Menon Economics has conducted the analysis on behalf of the Norwegian Offshore Wind Cluster in collaboration with Export Credit Norway, the Federation of Norwegian Industries, the Norwegian Shipowners’ Association, GCE NODE, Haugaland Vekst and Greater Stavanger.
This is the first time the value creation potential associated with the development of a Norwegian-based floating offshore wind industry has been analysed.
The analysis show that the Norwegian-based industry for floating offshore wind has a value creation potential of between NOK 69 and 117 billion, with a possible employment effect of between 74,300 and 128,400 full-time jobs. Menon Economics has based the analysis on a subsidised development of two 500 MW floating offshore wind farm developments during the 2020s, and a Norwegian market share in floating offshore wind of 80 percent domestically and 20 percent globally.
While the market for fixed foundation offshore wind is dominated by international players, floating offshore wind is a relatively immature but rapidly growing market. This offers opportunities for Norway to take a leading position and capture significant market shares.
“Norwegian oil and gas players have been working with technology relating to floating installations for a number of years, and the Norwegian oil services industry is world leading. Capitalising on this expertise will be an important premise for the emergence of a Norwegian-based industry relating to floating offshore wind”, says Gunnar Birkeland, CEO of UNITECH Offshore and chairman of the Norwegian Offshore Wind cluster.
According to the Menon analysis, the total turnover for floating offshore wind is expected to be between NOK 1,900 and 3,400 billion globally in the period between 2020 and 2050.
Success dependent on domestic market
The analysis has further identified four factors that are considered essential for realising the value creation and employment potential for Norwegian businesses: An active domestic market, taking a leading role in the development of floating offshore wind, a clear vision from the authorities, and tailored public support tools to realise floating offshore wind developments.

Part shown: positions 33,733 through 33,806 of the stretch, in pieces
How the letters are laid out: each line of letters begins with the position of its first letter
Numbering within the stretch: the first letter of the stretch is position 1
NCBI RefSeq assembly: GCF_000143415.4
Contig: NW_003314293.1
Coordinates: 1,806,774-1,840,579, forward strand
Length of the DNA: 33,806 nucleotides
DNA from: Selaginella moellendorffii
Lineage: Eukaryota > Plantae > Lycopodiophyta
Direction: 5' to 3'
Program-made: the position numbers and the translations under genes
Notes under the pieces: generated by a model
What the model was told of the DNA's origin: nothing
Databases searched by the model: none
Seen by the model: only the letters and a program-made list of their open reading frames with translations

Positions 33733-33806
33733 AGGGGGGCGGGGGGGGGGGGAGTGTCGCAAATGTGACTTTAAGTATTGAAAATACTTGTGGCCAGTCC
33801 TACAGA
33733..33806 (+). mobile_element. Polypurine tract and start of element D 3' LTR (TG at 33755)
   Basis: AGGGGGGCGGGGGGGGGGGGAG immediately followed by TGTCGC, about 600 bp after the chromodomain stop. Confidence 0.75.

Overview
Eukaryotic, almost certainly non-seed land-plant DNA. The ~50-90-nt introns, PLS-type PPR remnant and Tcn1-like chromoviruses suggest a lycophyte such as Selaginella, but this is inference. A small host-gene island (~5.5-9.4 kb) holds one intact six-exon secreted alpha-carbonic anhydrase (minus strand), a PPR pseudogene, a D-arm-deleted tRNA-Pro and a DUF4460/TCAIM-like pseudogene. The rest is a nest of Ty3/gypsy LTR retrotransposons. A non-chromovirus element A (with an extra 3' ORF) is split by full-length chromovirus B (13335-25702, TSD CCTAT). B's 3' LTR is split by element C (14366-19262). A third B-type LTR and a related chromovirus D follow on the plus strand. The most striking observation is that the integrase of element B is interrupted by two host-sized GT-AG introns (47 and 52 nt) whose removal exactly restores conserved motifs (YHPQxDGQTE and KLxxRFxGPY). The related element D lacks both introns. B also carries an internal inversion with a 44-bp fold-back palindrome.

“Norway is dependent on an active domestic floating wind market on the Norwegian continental shelf in order to establish a value chain of suppliers, build expertise and knowledge, obtain reference projects as a basis for export, and to have an arena for piloting new solutions. Similar to what we have done in the oil sector when building a world-leading offshore and maritime industry”, says Stein Lier Hansen, CEO of the Federation of Norwegian Industries.
In 2009, Norwegian players built the world’s first pilot project within floating offshore wind, Hywind Demo. Today, Equinor plans to develop a floating offshore wind farm on the Tampen field. This project could form the basis for the development of a Norwegian-based industry and function as a stepping-stone towards the commercialisation of floating offshore wind technology. However, Hywind Tampen alone will not provide the Norwegian supply industry with the experience it requires to succeed internationally.
“The history of fixed foundation offshore wind shows that it was the early movers amongst companies and nations who today hold a dominant market position. It is essential that Norway initiates several floating offshore wind farm developments to allow the industry to capitalise on a ’first mover advantage’ role, which is up for grabs”, says Harald Solberg, CEO of the Norwegian Shipowners’ Association.
Wants clear signs from the authorities
A key prerequisite for realising the value creation potential in a domestic market for floating offshore wind, is that Norwegian players dare to invest significant funds in projects that provide a learning curve effect by further developing and / or modifying their services and products.
Feedback from industry players is that they expect clear signs from Norwegian authorities that they want to establish a floating offshore wind industry in Norway. The same industry players also request a holistic and explicit strategy from the Norwegian authorities
The same players also demand an assessment and clarification of public support schemes and framework conditions to make a large-scale development financially viable.
“Floating offshore wind has enormous export potential, and export-oriented jobs generally generate high value creation. Effective use of policy instruments is likely to be important enablers to allow the Norwegian value chain to take part in the commercialisation of floating offshore wind and thereby build international competitiveness in a growing market. We want to contribute to make this happen”, says Otto Søberg, CEO of Export Credit Norway.
Published 17. Sep 2019